Annika Hawkins, a Johns Hopkins University School of Nursing student from Strafford, Vermont, has been selected as a 2003 Jack Kent Cooke Foundation Graduate Scholar, the foundation announced today.
The 43 scholars, chosen from 842 applicants, will receive up to $50,000 a year for up to six years to pursue a graduate or professional degree from any accredited school. Hawkins will receive her baccalaureate degree in nursing in July and plans to earn two masters degrees – a master of science in nursing in the family nurse practitioner program at the School of Nursing and a master of public health degree from the Johns Hopkins Bloomberg School of Public Health.
Hawkins graduated from Wesleyan University in 2000 with a degree in Spanish Language and Literature. She worked for one year in Boston at Planned Parenthood as a clinical assistant and counselor. “It was there, counseling Spanish-speaking patients and working with nurse midwives and nurse practitioners, that I realized the nursing profession was a good fit for me,” she says.
Hawkins then traveled to Peru to work with Robert Gilman, MD, a professor in the department of International Health at the Johns Hopkins Bloomberg School of Public Health, on a project studying shigella, a bacteria that causes diarrhea.
“The original intent was for me to assist with language-based tasks, but shortly after our arrival, the doctor leading the project left,” Hawkins explains. “Suddenly there was a project, up and running, with four field workers, a pediatrician, and a biologist, but no one to keep it running.” Hawkins jumped in and provided guidance to the group. “Being able to speak Spanish gave me a distinct advantage,” she says.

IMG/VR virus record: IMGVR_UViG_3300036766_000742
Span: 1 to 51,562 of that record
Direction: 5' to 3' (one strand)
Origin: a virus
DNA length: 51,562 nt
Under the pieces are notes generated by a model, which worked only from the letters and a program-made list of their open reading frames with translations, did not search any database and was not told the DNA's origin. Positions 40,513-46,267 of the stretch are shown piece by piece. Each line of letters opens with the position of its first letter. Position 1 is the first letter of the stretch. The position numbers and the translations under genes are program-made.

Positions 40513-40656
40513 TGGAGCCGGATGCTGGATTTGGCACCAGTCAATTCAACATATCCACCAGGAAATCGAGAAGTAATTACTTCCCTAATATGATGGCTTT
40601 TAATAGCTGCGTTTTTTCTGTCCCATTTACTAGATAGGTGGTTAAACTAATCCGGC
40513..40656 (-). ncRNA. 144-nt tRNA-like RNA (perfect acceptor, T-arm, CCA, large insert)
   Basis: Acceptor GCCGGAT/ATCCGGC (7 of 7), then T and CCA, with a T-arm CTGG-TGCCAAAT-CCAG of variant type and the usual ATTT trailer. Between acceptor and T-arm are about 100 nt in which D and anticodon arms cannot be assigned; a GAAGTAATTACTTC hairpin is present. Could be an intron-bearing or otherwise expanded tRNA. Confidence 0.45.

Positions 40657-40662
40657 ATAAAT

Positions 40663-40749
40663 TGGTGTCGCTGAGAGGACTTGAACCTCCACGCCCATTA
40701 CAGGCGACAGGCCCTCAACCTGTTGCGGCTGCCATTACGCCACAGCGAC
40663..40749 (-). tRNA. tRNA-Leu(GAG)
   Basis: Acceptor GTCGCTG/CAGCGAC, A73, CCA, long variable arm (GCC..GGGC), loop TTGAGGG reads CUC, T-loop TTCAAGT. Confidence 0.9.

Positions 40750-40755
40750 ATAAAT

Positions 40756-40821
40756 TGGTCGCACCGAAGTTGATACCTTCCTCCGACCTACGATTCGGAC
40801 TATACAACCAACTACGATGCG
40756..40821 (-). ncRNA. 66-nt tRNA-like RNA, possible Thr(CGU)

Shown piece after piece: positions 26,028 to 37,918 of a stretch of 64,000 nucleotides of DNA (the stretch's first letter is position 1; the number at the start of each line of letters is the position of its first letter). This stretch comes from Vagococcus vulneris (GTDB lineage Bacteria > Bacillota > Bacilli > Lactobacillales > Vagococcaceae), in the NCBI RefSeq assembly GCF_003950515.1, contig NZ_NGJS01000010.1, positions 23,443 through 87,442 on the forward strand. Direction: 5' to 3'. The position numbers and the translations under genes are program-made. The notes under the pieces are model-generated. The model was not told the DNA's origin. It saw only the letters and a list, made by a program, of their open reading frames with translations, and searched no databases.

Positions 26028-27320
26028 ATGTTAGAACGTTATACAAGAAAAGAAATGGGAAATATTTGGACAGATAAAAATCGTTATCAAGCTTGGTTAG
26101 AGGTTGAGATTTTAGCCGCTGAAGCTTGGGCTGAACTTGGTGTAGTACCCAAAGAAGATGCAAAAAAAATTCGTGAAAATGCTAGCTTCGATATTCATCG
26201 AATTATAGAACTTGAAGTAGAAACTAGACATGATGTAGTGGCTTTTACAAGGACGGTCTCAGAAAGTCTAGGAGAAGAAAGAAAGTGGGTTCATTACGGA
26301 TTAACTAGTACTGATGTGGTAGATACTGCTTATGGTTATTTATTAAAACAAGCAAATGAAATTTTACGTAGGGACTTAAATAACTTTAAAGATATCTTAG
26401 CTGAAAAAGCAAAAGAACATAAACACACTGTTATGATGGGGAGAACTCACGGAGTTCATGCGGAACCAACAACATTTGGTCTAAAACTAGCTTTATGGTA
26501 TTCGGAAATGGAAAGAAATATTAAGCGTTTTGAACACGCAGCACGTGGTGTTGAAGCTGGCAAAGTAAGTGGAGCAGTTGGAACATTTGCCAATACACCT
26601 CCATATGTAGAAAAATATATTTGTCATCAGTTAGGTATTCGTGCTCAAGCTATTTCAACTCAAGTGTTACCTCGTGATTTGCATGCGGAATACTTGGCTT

“Annika was one of the best students I have had the pleasure of supervising,” Gilman says. “She is innovative, very bright, mature, and highly personable.”
When the project ended in February 2002, Hawkins began the task of analyzing the data, another new and challenging experience for her. She returned from Peru just a few weeks before entering the accelerated baccalaureate program at the School of Nursing.
After she receives her masters’ degrees, Hawkins would like to practice in a community or public health setting. She is interested in working with Hispanic populations, both locally and internationally.
The Jack Kent Cooke Foundation identifies young people nationwide who excel in both academic endeavors and extracurricular activities. The foundation supports young men and women for unusual intelligence, application, deportment, and character. The first Jack Kent Cooke Foundation Graduate Scholars were named last year.
When Hawkins was considering applying for this year’s scholarship program, it was a fellow student and one of the first Jack Kent Cooke Scholars, Rachel Breman, who encouraged her to complete the application. Hawkins is one of three students from the Johns Hopkins University chosen for the award this year.
The Jack Kent Cooke Foundation is a private, independent foundation established by its namesake to help young people of exceptional promise reach their full potential. Cooke was a businessman, sportsman, and philanthropist who left most of his fortune to the foundation when he died in 1997. To learn more about the foundation and the other 2003 scholars, visit www.jackkentcookefoundation.org.
For media inquiries contact Ming Tai at [email protected] or 410-614-5317.